Bradley L. NicholasPrincipal Consultant
As a Principal Consultant in HMMH’s Aviation Environmental Services (AES) group, Brad’s responsibilities include a range of technical, project management, and…
FAA just released version 3b of their all-in-one tool for airport and airspace noise, emissions, and fuel burn, the Aviation Environmental Design Tool (AEDT). It’s been two years since AEDT 2d was released, though there has been a flurry of service packs recently. Version 3b has quite a few updates, including new aircraft performance profiles that include de-rated thrust and increased weights; database changes for the Gulfstream G650, Boeing 737-800, and Boeing 737-MAX8; and no small number of bug fixes. The planned implementation of improved performance and fuel burn data from Eurocontrol (BADA4) has been included but only for research purposes.
I take a special interest in these releases since I work on airport noise studies with AEDT on a daily basis, teach the model in HMMH’s AEDT Training Course, and represent HMMH on the advisory committee for the FAA’s Center of Excellence for Alternative Jet Fuels and Environment (ASCENT). ASCENT is funded by FAA, NASA, DoD, EPA, and Transport Canada to sponsor research projects on these topics at 16 universities. The changes to aircraft weight and performance in AEDT 3b follow from Georgia Tech’s work on ASCENT Projects 35 and 45. In short, many jet aircraft are taking off at reduced thrust to save wear on the engines and at higher weights than AEDT generally assumes based on the trip distance. AEDT 3b addresses this by adding new reduced thrust and increased weight profiles for 93 aircraft. There is a catch though. Unlike other data in the model, these are not considered standard and users will need approval from FAA to use them on FAA-reviewed projects.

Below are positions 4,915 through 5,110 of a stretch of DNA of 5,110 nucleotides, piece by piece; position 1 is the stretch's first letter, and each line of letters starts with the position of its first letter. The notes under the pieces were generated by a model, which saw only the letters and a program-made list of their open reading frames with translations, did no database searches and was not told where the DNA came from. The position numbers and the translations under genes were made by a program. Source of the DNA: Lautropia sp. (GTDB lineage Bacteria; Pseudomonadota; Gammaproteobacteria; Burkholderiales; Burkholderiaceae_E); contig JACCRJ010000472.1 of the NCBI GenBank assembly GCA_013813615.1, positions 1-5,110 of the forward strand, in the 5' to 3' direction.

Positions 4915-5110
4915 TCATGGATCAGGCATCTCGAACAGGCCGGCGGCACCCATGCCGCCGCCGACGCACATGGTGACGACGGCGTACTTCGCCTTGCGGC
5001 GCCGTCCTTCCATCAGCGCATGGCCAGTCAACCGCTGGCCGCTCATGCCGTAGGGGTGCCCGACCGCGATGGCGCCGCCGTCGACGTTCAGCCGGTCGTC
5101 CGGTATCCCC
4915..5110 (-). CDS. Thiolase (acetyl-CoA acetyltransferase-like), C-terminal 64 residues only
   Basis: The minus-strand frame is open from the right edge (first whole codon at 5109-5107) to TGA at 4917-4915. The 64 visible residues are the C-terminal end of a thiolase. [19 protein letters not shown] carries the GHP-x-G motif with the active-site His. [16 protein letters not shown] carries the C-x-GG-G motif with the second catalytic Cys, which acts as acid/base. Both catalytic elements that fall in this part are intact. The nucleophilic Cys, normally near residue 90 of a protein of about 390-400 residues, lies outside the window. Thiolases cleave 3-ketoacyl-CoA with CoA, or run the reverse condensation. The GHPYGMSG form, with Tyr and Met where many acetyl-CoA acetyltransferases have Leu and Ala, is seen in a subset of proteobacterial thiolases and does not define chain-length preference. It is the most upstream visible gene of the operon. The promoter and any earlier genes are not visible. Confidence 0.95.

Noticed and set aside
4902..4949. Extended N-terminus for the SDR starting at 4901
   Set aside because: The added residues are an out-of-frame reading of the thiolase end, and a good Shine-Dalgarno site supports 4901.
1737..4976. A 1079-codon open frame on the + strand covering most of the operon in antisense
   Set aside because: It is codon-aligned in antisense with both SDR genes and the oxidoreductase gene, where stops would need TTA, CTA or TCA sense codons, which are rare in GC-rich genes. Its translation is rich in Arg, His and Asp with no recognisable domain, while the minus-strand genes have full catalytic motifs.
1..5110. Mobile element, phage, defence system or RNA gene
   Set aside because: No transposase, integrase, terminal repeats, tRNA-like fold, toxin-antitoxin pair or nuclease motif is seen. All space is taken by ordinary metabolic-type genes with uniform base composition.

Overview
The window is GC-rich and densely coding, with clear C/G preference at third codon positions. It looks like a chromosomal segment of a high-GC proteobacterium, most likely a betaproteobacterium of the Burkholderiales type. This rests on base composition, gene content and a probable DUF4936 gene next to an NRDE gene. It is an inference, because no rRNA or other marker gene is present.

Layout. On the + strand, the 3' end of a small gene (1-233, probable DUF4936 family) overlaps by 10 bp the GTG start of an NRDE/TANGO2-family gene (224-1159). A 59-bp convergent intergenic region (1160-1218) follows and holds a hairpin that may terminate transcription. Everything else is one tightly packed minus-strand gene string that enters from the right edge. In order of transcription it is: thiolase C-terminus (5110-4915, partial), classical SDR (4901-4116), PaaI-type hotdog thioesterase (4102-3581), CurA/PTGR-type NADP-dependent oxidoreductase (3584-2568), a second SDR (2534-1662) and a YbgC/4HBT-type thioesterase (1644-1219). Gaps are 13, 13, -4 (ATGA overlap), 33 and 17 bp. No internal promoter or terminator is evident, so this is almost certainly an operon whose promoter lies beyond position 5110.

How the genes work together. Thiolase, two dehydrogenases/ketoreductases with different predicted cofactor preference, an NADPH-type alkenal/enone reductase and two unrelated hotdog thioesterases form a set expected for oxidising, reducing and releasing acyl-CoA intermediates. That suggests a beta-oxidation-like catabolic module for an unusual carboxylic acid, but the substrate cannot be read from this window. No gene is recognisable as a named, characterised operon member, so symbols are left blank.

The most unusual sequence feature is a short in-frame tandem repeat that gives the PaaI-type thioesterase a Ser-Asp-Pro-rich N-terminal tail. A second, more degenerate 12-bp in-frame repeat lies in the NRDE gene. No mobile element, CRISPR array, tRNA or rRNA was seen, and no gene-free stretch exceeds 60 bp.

So what difference does this make? Figure 1 compares noise contours for a takeoff by a 737-800 with the standard (full) thrust and thrust reductions of 5%, 10%, and 15%. The lower thrust reduces the noise emitted by the engine but the aircraft climbs more slowly. In some areas, this can more than offset the reductions due to the lower source sound levels.
The noise changes due to increased weight are more straightforward. More weight means a slower climb and generally more noise on the ground. The new profile weights are halfway between the previously available weights. Figure 2 shows a standard and alternative (increased) weight departure for the 737-800.
All in all, these new profiles potentially offer a nice incremental improvement in the accuracy of the model if you can rustle up the data necessary to get them approved.